Service on the Register of notice that an action has been instituted for infringement of a work for which registration has been refused will be satisfied by either sending by first class mail notice of the institution of the action in the form of a cover letter addressed to the Register of Copyrights, along with a copy of the complaint to the General Counsel of the Copyright Office at Copyright GC/I&R, P.O. Box 70400, Southwest Station, Washington, D.C. 20024 or by hand delivery of the same material to the General Counsel. If delivered by hand, the cover letter and complaint must be delivered to the Copyright Office General Counsel's Office at the James Madison Memorial Building, Room LM-403, First and Independence Avenue, SE, Washington, D.C. A copy of the cover letter and complaint should also be sent to the Department of Justice by first class mail, addressed to the Director of Intellectual Property Staff, Commercial Litigation Branch, Civil Division, Department of Justice, Washington, D.C. 20530.

This final rule is being published without opportunity for notice and comment because it is a rule of agency practice and procedure. Moreover, the Office finds that there is good cause to conclude that providing the opportunity for notice and comment would be impracticable, unnecessary and contrary to the public interest because this rule simply advises parties of the address to which the notice required by section 411(a) must be sent. See 5 U.S.C. 553(b)(A) and (B).

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List of Subjects in 37 CFR Part 205

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Final Regulation

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In consideration of the foregoing, the Copyright Office is amending 37 CFR Chapter II by adding part 205 consisting of subpart A to read as follows:

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PART 205—PRODUCTION OF LEGAL DOCUMENTS AND OFFICIAL TESTIMONY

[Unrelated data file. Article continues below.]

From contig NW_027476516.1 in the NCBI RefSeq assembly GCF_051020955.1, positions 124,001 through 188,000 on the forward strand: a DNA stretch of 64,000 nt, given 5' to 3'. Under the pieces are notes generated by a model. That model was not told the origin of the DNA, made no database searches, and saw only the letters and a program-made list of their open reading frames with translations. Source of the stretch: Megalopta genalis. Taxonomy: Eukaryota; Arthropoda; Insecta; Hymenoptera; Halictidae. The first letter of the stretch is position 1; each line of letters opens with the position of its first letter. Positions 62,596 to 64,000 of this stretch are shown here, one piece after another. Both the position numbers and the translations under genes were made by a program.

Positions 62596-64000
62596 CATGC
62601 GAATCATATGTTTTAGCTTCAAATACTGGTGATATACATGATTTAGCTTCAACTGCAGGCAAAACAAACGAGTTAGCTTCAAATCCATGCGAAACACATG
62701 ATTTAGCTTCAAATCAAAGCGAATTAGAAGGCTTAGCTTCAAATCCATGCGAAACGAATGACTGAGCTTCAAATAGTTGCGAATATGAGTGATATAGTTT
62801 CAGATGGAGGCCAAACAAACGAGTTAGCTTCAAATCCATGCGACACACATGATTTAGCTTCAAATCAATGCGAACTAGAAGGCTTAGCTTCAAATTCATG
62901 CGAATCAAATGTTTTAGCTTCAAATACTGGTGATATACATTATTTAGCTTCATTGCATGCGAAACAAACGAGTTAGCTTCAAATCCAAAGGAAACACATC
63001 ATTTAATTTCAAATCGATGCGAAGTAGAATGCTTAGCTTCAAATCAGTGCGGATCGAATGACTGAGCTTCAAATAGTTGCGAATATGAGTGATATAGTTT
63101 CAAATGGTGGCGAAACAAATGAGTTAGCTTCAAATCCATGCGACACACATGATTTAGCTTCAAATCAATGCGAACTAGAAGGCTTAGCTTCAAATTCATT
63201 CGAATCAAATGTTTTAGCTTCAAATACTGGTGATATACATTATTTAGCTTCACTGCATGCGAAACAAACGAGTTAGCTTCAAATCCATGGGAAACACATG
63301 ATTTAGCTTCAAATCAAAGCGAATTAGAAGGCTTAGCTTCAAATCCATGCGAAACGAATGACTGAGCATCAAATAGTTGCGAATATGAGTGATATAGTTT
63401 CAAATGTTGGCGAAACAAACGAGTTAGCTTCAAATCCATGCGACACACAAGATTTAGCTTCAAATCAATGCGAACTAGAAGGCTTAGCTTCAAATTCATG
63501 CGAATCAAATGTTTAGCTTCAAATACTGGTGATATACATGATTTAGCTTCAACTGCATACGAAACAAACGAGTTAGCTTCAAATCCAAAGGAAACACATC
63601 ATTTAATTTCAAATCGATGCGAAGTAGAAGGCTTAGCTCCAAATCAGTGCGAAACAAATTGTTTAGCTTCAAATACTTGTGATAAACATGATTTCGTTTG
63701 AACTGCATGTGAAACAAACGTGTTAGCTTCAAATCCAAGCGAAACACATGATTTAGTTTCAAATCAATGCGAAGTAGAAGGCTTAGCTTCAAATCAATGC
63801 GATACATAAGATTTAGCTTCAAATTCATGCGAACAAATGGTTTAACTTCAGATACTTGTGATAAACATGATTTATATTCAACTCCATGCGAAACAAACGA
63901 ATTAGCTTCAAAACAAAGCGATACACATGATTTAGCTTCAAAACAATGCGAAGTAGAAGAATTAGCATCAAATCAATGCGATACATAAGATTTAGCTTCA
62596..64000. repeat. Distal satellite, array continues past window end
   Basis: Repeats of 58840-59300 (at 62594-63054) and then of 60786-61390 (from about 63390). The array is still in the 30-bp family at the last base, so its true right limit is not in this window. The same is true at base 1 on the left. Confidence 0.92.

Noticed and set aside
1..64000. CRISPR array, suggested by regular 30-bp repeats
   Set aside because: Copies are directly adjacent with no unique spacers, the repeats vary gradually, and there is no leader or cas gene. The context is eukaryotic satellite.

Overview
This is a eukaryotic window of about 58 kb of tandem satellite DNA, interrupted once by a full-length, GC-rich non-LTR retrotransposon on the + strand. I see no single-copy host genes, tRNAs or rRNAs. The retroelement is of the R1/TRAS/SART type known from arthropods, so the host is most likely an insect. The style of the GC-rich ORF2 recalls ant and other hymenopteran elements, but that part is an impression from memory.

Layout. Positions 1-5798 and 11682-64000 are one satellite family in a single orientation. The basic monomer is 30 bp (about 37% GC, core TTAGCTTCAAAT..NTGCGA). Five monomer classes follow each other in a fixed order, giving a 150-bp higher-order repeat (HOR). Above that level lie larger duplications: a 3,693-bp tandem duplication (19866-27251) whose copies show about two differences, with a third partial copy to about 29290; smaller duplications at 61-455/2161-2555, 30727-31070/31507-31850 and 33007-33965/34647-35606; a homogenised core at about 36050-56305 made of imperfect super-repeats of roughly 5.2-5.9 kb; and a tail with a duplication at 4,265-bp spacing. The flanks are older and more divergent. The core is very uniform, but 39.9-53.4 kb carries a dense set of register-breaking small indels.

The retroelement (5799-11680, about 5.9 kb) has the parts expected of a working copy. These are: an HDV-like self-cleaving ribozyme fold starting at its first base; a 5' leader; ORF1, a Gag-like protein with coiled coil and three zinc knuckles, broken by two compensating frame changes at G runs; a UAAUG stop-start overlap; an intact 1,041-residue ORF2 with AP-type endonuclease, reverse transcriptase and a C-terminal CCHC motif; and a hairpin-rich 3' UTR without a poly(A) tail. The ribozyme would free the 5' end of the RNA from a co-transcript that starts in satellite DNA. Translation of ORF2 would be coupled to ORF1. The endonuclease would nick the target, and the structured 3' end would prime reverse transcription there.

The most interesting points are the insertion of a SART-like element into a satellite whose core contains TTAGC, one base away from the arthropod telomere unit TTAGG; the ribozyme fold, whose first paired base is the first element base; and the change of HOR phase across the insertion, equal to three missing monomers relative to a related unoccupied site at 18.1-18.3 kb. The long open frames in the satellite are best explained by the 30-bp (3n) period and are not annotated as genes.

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Authority: 17 U.S.C. 411, 17 U.S.C. 702.

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Complaints served on the Register of Copyright pursuant to 17 U.S.C. 411(a)

When an action has been instituted pursuant to 17 U.S.C. 411(a) for infringement of the copyright of a work for which registration has been refused, notice of the institution of the action and a copy of the complaint must be served on the Register of Copyrights by delivering such documents by first class mail to the General Counsel of the Copyright Office, GC/I&R, P.O. Box 70400, Southwest Station, Washington, D.C. 20024, or delivery by hand to the General Counsel of the Copyright Office, James Madison Memorial Building, Room LM-403, First and Independence Avenue, SE, Washington, D.C. A second copy should be delivered by first class mail to the United States Department of Justice, directed to the Director of Intellectual Property Staff, Commercial Start Printed Page 19095Litigation Branch, Civil Division, Department of Justice, Washington, D.C. 20530.

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Dated: April 3, 2001.

Marybeth Peters,

Register of Copyrights.

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James H. Billington,

Librarian of Congress.

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[FR Doc. 01-9236 Filed 4-12-01; 8:45 am]